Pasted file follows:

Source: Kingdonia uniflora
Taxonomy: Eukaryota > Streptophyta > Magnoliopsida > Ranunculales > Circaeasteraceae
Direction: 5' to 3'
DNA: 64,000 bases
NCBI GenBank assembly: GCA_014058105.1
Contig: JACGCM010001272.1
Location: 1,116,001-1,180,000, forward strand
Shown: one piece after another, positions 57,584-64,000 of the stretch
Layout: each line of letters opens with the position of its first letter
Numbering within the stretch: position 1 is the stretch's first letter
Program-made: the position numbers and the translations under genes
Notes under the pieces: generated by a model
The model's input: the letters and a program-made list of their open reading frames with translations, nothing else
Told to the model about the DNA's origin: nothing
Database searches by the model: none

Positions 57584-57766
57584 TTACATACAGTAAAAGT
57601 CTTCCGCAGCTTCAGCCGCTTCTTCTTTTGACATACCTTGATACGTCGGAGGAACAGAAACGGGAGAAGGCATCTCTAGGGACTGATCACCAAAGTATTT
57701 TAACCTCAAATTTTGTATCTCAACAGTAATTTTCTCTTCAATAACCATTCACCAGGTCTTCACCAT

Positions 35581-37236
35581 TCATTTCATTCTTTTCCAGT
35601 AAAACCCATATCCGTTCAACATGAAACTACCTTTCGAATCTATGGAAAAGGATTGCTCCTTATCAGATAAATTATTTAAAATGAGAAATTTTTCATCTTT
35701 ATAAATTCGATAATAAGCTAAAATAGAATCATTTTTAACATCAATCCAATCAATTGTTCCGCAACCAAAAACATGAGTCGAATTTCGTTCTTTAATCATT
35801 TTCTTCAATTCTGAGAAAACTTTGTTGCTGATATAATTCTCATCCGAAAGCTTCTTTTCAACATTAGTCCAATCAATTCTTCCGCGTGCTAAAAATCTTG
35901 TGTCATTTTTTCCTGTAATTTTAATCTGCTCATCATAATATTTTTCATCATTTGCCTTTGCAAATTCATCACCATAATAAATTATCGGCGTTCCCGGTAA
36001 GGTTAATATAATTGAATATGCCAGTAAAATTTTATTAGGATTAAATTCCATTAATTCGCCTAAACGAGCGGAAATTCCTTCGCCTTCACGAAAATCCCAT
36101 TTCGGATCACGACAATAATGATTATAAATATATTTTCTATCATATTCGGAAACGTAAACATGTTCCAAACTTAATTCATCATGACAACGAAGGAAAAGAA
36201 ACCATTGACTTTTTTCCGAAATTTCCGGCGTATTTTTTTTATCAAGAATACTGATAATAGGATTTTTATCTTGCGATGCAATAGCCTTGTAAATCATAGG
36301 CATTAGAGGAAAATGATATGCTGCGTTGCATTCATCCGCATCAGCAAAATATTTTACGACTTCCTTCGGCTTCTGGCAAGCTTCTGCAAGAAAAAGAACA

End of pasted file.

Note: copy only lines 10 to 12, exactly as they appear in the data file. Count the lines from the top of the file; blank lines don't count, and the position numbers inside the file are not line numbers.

Numbering within the stretch: position 1 is the stretch's first letter
Program-made: the position numbers and the translations under genes
Notes under the pieces: generated by a model